LEUZZI: Marquette has arrived, so why can’t the BIG EAST give them some respect?


Marquette women’s basketball gathers in a huddle during its practice Sept.15. (Photo courtesy of Marquette Athletics.)

Editor’s Note: This sports column contains opinionated statements.

It is no secret that the partnership between Marquette University and women’s basketball head coach Megan Duffy has been a winning one. But just how successful are the Golden Eagles under Duffy?

Through her first two seasons at the helm of the women’s basketball program, Duffy has compiled the best two-year start of any coach in program history. 

During that span, the Golden Eagles have gone 43-15 (.741) and 27-9 (.750) in BIG EAST play. In addition, Marquette has finished as runner-up in both the regular season and conference tournament the last two seasons.

Marquette’s team numbers have also seen substantial growth from year one to year two under Duffy. 

Duffy has helped improve her team’s scoring averages (69.0 to 70.5), scoring margin (+8.0 to +8.8), field goal percentage (.454 to .460), free throw percentage (.697 to .710), assists per game (18.1 to 19.3), 3FG percentage defense (.313 to .295) and turnover margin (-3.1 to +0.46).

The 2020-21 season turned out to be a historic one for the Golden Eagles, earning a trip to the NCAA Tournament for the first time in the Duffy era. 

Marquette set a new school record with 11 true road wins, which finished top five in the nation.

Of their 19 wins, 13 came away from the Al McGuire Center, including a decisive 85-71 victory over then-No. 24 DePaul at Wintrust Arena that helped the team lock an NCAA Tournament bid. 

After defeating Providence and Creighton in the first two rounds of the BIG EAST Tournament, Marquette advanced to its fifth consecutive conference championship game.

Making five consecutive conference tournament appearances is a tough feat. In fact, UConn and Maryland are the only other high major programs to make five straight conference tournament title games between 2017 and 2021.

But prior to BIG EAST Media Day at Madison Square Garden this past week, Marquette was picked to finish fourth in the BIG EAST Preseason Coaches Poll.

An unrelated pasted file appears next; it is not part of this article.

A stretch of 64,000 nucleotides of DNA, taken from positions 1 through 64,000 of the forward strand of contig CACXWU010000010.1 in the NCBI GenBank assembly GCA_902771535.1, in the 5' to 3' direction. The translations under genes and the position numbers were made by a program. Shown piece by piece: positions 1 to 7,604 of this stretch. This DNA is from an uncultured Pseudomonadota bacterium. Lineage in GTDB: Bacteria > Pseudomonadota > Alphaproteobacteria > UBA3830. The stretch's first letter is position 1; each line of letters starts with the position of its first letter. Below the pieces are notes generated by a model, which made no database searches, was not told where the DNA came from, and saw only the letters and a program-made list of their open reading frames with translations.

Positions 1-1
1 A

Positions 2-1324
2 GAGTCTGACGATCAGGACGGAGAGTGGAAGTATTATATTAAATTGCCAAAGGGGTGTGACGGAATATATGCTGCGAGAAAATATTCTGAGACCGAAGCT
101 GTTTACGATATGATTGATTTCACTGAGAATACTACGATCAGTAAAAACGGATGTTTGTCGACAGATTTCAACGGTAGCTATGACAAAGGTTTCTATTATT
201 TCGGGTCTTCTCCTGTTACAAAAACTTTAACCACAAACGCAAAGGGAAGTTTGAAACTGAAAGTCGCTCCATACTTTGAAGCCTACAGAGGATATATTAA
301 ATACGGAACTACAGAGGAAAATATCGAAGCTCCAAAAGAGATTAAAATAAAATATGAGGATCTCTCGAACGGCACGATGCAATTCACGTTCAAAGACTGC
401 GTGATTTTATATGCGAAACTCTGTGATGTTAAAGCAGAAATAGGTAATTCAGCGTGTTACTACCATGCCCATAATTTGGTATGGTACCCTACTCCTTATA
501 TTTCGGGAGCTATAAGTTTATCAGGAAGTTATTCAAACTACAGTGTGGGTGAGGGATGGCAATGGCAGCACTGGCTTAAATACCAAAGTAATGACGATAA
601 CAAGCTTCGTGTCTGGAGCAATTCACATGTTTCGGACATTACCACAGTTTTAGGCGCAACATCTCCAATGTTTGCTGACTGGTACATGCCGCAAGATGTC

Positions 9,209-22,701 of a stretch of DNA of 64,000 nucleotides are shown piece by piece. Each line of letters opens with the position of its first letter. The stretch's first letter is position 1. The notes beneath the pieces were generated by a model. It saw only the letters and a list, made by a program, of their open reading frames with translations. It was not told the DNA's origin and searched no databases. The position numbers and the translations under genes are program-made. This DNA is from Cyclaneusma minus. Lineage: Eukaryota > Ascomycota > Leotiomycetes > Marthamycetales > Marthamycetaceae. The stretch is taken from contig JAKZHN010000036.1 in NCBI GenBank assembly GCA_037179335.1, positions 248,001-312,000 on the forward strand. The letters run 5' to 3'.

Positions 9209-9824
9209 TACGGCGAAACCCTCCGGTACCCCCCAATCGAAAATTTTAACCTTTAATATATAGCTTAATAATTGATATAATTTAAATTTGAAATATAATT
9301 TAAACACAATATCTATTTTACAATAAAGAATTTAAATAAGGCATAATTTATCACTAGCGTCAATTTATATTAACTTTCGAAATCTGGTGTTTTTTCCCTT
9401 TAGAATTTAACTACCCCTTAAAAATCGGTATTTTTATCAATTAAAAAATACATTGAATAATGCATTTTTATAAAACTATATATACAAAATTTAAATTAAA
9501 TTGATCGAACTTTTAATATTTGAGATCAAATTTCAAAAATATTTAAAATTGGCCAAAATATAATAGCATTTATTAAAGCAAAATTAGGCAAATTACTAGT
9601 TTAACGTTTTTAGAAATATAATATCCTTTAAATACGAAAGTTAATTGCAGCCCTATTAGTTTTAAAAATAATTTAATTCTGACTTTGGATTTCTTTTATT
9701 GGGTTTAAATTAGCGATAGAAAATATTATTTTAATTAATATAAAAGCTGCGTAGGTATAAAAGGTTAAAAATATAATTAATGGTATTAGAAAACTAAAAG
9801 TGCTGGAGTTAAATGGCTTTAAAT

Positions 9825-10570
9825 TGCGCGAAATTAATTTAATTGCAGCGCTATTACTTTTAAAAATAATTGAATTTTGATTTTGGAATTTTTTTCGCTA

Though the preseason poll is composed of votes from the conference’s 11 head coaches, there remains one question that can be said throughout the entire conference and perhaps country: Why is Marquette not receiving as much attention, credit and respect on a consistent basis? 

There is no question that national powerhouse UConn should be projected to finish first once again with the talent they return and bring in such as the reigning AP Player of the Year Paige Bueckers and Preseason BIG EAST Freshman of the Year Azzi Fudd. However, the problem lies with Marquette being projected to finish behind DePaul and Seton Hall, two teams Marquette finished ahead of last year. 

On a statistical basis, Marquette is the better team coming out of last season in comparison to DePaul and Seton Hall. 

The Golden Eagles ranked as one of the top teams in the country in a number of different categories last season.

Marquette was No. 17 in the nation in field goal percentage, making 46% of its shots on the year. Additionally, the team ranked in the top 20 nationally in assists per game (19.3, 7th), assist to turnover ratio (1.27, 14th) and rebounding margin (+8.1, 18th). 

In comparison to those same categories, DePaul and Seton Hall finished nowhere close to Marquette. 

DePaul finished 96th in field goal percentage (42%), 17th in assists per game (6.6), 29th in assist to turnover ratio (1.17) and 296th in rebounding margin (-5.3) in the country.